Diego Rivera Museo Anahuacalli 

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This museum is a pyramid built from black volcanic rock to house about 50,000 statues and other 
pre-Hispanic artworks collected by Rivera. 

Several of his sketches for murals are also displayed. 

Located at Museo 150, Coyoacan.

Museum of Modern Art

Several of the couple’s works are displayed here, including T he Two Fridas, one of Kahlo’s most famous paintings. 

Located at Reforma and Gandhi, Chapultepec Park.

Diego Rivera Mural Museum

This small museum is home to Rivera’s well-known mural Dream of a Sunday Afternoon in Alameda Park

Initially created for a restaurant in the Hotel Prado, the mural was moved to the new museum after the hotel was nearly destroyed in the deadly 1985 earthquake. 

Located at Balderas and Colon, Colonia Centro.

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Fine Arts Palace

The Palacio de Bellas Artes houses several Rivera murals, including Man, Controller of the Universe, which features a workman surrounded by machinery. 

Several other important Rivera murals can be seen inside the palace, along with works by muralists such as David Alfaro Siqueiros. 

Located at Juarez and Eje Central, Centro Historico.

National Palace 

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Rivera painted a series of murals on the stairway walls and corridors of the Palacio Nacional, some depicting the conquest of Mexico by Spanish conquistadors including Hernan Cortés.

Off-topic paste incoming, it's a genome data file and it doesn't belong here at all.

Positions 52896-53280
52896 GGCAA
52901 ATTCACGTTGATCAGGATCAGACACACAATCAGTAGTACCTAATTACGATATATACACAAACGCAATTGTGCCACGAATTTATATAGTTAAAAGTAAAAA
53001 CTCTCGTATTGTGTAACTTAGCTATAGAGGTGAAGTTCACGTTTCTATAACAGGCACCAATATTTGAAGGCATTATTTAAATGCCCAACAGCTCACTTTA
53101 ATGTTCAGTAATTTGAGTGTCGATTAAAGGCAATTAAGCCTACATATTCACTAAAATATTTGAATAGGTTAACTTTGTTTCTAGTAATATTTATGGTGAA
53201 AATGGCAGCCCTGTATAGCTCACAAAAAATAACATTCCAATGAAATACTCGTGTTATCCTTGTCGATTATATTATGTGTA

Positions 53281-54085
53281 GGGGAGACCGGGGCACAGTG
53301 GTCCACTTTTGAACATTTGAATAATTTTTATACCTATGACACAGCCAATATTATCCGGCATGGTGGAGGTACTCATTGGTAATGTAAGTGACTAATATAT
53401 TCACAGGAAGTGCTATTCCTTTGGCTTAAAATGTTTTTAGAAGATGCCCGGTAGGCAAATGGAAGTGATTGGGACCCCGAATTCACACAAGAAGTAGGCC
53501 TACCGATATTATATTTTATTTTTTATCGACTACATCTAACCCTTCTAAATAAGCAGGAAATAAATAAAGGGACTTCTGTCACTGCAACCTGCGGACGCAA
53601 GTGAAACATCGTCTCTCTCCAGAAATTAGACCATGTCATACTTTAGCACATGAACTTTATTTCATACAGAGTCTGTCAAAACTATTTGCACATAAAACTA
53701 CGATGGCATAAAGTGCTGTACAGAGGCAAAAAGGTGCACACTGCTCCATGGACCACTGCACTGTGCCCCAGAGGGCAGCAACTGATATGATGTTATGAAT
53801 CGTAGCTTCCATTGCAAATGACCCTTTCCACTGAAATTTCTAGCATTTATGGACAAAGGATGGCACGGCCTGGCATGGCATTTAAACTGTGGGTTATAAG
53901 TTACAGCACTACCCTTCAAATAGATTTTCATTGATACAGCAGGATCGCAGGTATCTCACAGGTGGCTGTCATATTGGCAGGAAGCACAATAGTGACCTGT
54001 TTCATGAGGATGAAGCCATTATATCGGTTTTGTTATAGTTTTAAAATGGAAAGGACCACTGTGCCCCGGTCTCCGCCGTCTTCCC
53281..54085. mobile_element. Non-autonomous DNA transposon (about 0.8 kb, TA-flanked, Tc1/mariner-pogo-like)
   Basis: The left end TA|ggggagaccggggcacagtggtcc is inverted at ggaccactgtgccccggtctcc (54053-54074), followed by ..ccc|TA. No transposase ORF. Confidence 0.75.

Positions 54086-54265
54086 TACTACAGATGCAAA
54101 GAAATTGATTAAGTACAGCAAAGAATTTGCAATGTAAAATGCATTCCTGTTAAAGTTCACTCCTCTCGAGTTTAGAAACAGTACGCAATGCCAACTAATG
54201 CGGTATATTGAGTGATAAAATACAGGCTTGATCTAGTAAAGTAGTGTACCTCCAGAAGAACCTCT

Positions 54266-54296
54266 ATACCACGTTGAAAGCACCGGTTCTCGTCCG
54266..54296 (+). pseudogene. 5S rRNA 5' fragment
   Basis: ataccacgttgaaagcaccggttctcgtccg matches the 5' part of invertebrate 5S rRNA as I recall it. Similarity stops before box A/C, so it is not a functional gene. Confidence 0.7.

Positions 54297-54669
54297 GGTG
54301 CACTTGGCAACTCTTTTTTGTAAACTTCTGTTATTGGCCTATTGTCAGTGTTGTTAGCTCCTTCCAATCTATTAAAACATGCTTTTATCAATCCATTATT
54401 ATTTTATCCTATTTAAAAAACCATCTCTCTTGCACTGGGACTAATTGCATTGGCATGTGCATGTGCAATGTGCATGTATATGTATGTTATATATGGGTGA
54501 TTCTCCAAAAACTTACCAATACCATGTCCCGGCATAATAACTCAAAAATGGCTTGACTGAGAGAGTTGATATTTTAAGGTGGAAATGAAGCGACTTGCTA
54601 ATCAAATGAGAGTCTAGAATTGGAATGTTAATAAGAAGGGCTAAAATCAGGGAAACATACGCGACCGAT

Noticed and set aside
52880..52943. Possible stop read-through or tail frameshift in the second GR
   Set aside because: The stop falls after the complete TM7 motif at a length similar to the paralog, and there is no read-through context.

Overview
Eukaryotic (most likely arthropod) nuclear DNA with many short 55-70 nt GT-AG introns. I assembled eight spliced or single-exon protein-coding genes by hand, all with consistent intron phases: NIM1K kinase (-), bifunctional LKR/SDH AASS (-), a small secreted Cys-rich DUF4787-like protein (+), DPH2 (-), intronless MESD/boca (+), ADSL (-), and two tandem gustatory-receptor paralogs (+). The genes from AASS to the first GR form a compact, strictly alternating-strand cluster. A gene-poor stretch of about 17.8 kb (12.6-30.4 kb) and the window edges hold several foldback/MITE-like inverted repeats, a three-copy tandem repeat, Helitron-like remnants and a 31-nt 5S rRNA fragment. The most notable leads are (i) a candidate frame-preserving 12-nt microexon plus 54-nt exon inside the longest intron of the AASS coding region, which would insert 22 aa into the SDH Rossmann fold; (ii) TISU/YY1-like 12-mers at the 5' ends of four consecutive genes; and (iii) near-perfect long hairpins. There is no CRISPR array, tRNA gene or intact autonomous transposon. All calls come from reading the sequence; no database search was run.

Other murals feature pre-Hispanic cultures including the Zapotec and Mixtec civilisations. 

Located at Plaza de la Constitucion, Centro Historico.

San Idelfonso College

Rivera’s mural The Creation can be seen at this museum and cultural centre, which is regarded as the birthplace of the Mexican mural movement. 

Works by other muralists including Jose Clemente Orozco are also displayed. Located at Justo Sierra 16, Centro Historico.

Dolores Sump

Inside a monument to Mexico City’s water system called the Carcamo de Dolores, Rivera painted a little-known mural, Water, the Source of Life, in a pool. 

The work was designed to be viewed underwater but the pool was drained when it became clear that the work would slowly be ruined. 

Rivera also designed a fountain featuring the Aztec rain god Tlaloc. 

Located at Rodolfo Neri Vela, Second Section, Chapultepec Park.


A restaurant named for Kahlo, La Fonda de Frida, is located in the trendy Condesa neighbourhood.

Additional Rivera murals can be seen at the capital’s La Raza National Medical Centre and on the outdoor walls of the Education Department’s downtown headquarters.

On Saturdays and Sundays, the Blue House sells tickets for a bus that runs between that museum and the Diego Rivera Museo Anahuacalli. 

The bus leaves Casa Azul at 12.30pm, 2.30pm and 3.30pm. Tickets are 150 pesos (about US$8) and include admission to both museums.